6) The loop will look very small but that's okay because the loop material will stretch as you pull it tight. This is why I like a pliable material versus a hard material when tying loops, the pliable material is just much easier to work with. Before cinching the loop tight, make sure you are still centered and your nock fits in between the knot points of the loop. Once that is all in order, use a pair of nocking pliers to pull the loop tight. Nocking pliers are a cheap investment as well but should you not have them, just make sure your loop is tight, then draw back a few times to tighten the loop up.
Trips can be rough on equipment. Between bouncing around on rough roads or trails, travel itself, bows being dropped, or even thrown in defense of savage rattlesnakes hell bent on destroying the world ( I really really really don't like snakes and may even be slightly afraid of them) your bow can take quite a beating. A quick eye test though can help you make sure everything is lined up where it is supposed to be. I like to take a sharpie prior to season and mark the left and right as well as up and down locations of my rest and sights. Those marks can serve as a quick visual inspection to let me know nothing has moved. Another trick is to set your bow up according to the picture above. Set the bow on your foot, I use my left as that's the same as my non-dominant eye. Close your non-dominant eye and try to align your vision so that your bowstring runs down the middle of the arrow as it sits on the rest. Now at the same time peak up to the top limb of your bow and try to notice where the end of your arrow sits in alignment with the limb bolt of your top limb. In the photo above (you may have to zoom in) you can see the arrow is running just a hair to the right of the center line which would likely throw me off. A simple, small, left adjustment to your rest should bring that in line. Ideally you would be able to paper tune your bow again and feel comfortable in your adjustments, but that is not likely a luxury in the middle of nowhere. Take a target with you or shoot at a make shift target in the field and use your tools to at least allow you to hit where you are aiming. While your bow may not be perfectly tuned you are at least hitting your mark which is the goal anyway. Once you get back home you can take the bow to the shop for the proper tuning, I'm just trying to keep you as lethal as those dreaded snakes while in the field.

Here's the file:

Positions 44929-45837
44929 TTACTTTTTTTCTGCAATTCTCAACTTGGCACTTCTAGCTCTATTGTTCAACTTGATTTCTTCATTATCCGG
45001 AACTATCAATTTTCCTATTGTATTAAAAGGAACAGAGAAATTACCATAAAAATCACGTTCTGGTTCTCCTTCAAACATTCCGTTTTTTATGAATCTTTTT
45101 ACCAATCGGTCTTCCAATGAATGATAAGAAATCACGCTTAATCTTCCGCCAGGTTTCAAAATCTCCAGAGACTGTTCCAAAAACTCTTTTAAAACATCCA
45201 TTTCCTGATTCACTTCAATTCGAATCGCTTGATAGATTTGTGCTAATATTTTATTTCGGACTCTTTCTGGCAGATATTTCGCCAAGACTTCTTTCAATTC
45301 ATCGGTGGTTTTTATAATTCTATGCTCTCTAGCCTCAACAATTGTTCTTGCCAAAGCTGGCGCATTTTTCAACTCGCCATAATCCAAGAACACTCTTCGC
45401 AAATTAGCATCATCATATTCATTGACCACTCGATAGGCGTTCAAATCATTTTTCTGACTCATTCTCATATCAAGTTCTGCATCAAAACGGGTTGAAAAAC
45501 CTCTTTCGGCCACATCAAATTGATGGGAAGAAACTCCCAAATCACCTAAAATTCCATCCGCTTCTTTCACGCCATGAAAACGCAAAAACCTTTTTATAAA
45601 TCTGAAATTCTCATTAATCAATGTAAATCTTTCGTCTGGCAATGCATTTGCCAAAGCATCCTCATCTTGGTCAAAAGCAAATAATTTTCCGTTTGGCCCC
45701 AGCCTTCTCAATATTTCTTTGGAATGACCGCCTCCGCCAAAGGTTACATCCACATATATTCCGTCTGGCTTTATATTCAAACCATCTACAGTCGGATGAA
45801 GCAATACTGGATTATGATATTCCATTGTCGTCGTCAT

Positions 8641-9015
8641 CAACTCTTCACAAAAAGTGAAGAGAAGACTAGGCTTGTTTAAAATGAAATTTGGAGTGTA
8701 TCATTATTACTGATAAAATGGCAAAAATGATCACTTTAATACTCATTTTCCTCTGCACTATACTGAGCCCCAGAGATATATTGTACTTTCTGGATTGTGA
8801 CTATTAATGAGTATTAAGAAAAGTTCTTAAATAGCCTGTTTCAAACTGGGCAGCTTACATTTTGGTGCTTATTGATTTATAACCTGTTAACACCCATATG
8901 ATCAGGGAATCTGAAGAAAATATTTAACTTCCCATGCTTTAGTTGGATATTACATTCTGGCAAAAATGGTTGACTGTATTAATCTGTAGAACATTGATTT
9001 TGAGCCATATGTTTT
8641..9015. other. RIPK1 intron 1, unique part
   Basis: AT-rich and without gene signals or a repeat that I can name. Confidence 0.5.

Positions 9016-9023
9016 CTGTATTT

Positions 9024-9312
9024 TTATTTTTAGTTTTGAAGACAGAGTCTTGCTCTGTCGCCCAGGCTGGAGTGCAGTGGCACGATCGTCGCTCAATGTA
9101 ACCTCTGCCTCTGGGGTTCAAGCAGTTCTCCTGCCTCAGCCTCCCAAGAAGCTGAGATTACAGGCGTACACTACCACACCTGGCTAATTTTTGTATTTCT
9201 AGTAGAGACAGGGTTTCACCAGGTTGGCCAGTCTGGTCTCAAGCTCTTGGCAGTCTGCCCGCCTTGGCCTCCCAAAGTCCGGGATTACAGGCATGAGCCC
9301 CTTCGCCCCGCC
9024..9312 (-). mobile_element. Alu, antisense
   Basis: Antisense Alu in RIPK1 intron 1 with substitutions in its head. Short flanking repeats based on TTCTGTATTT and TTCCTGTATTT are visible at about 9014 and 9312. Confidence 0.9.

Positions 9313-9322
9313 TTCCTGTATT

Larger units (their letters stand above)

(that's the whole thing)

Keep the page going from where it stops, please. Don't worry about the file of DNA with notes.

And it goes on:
None of the advice above will work if you don't have the tools at your disposal to make the fixes you need to. I always carry a small pouch with first aid essentials and basic tools. This can sit in your vehicle, backpack, or bow case for quick access. Here is a list of the basics I carry in each:
1) My first aid kit includes a lighter for starting fires, basic bandages and gauze, super glue for bigger cuts, sunscreen, anti-itch creams for stings, or weeds, neopsporin, alcohol wipes, moleskin for blisters, and iodine tablets for water. This doesn't include maps, cell phone batteries, emergency contacts, and various other essentials that should be pre-planned as a part of any trip.
2) My gear kit includes, a zip tie for who knows what, allen wrenches, a mini screwdriver, a Swiss army knife, a D loop, a couple of levels and rest tools, a spare range-finder battery, a variety of screws and a strip of felt for silencing. This also doesn't include the gear used for cleaning animals, or all other items in camp for the trip.
We wait all year for the chance to get out and chase the game we love and sneak away on new adventures. Nothing is worse than mishaps in the field ruining those outings. Hopefully these tips can keep you afield and salvage your trip. Here's to a successful turkey season and the first step towards your 2016 goals.
The Budget Bowhunter